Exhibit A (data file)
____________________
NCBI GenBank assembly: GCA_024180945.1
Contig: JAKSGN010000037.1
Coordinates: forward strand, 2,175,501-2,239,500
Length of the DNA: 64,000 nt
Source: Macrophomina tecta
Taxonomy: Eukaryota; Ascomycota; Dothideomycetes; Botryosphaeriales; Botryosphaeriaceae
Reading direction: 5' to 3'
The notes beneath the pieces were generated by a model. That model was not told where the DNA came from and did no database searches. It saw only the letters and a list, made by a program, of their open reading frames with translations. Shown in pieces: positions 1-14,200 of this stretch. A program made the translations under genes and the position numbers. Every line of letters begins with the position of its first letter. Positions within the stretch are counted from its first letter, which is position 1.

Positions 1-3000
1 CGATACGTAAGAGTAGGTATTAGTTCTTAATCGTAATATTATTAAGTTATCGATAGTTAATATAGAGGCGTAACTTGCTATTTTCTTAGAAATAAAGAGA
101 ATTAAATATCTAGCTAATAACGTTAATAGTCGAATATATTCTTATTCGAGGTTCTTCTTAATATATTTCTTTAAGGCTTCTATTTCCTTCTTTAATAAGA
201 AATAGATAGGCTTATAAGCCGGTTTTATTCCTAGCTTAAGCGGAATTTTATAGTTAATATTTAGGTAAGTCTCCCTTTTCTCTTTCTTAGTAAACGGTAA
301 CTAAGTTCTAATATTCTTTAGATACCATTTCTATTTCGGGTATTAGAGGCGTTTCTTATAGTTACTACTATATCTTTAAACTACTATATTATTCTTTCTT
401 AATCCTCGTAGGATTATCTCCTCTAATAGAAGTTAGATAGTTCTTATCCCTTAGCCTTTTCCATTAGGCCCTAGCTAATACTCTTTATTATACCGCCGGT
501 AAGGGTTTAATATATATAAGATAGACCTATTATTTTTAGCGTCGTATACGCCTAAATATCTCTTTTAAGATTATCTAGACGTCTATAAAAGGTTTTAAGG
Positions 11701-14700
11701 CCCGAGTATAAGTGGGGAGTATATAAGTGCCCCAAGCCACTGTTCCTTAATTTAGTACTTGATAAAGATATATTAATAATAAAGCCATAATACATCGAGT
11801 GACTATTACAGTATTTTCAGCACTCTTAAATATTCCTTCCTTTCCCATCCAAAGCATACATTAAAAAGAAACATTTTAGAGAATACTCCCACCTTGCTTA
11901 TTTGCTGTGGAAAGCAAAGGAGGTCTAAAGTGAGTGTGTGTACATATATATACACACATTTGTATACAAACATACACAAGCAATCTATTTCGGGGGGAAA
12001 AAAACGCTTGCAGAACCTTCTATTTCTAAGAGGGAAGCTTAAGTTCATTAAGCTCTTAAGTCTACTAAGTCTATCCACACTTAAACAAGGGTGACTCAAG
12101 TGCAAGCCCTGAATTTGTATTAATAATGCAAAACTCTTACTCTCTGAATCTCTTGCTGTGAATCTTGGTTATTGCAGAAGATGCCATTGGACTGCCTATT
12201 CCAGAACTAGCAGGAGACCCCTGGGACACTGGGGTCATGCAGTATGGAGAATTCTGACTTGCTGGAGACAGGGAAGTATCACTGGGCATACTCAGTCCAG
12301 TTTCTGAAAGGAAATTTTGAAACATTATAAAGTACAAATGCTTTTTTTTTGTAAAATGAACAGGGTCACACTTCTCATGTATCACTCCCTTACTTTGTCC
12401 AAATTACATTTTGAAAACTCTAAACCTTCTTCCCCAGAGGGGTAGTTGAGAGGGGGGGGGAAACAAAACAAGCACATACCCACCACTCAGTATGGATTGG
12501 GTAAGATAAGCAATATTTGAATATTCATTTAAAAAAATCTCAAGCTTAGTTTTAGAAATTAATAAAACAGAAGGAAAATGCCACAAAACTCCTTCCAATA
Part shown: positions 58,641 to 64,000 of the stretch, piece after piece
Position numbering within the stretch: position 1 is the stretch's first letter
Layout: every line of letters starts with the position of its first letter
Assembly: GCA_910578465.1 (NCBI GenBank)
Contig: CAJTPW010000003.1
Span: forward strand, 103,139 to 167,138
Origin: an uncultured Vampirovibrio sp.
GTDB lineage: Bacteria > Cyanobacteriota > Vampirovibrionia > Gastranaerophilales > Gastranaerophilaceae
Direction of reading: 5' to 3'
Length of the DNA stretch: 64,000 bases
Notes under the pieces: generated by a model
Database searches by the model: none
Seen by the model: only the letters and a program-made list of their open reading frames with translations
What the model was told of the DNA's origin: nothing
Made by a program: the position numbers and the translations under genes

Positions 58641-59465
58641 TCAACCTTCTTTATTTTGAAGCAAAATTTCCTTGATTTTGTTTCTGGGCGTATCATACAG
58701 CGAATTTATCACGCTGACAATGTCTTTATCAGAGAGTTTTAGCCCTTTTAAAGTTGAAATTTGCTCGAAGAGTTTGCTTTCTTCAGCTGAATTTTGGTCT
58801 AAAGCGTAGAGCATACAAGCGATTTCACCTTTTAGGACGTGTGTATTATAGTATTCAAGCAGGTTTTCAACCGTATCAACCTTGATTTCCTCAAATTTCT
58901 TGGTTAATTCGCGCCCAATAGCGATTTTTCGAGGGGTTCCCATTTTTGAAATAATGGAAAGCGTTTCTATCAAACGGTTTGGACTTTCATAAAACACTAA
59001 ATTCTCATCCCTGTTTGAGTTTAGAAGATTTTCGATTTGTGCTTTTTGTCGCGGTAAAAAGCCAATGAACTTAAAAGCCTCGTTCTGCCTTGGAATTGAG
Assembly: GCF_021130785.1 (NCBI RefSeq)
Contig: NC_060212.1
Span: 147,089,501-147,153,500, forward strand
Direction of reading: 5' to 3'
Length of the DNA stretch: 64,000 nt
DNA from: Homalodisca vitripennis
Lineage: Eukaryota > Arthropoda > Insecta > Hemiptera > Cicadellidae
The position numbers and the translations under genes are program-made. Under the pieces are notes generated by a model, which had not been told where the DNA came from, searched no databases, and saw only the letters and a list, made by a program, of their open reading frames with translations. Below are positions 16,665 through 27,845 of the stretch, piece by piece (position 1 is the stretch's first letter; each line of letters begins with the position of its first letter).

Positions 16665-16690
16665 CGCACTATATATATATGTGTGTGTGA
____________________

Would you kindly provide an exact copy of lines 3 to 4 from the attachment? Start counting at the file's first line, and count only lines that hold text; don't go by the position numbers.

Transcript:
Coordinates: forward strand, 2,175,501-2,239,500
Length of the DNA: 64,000 nt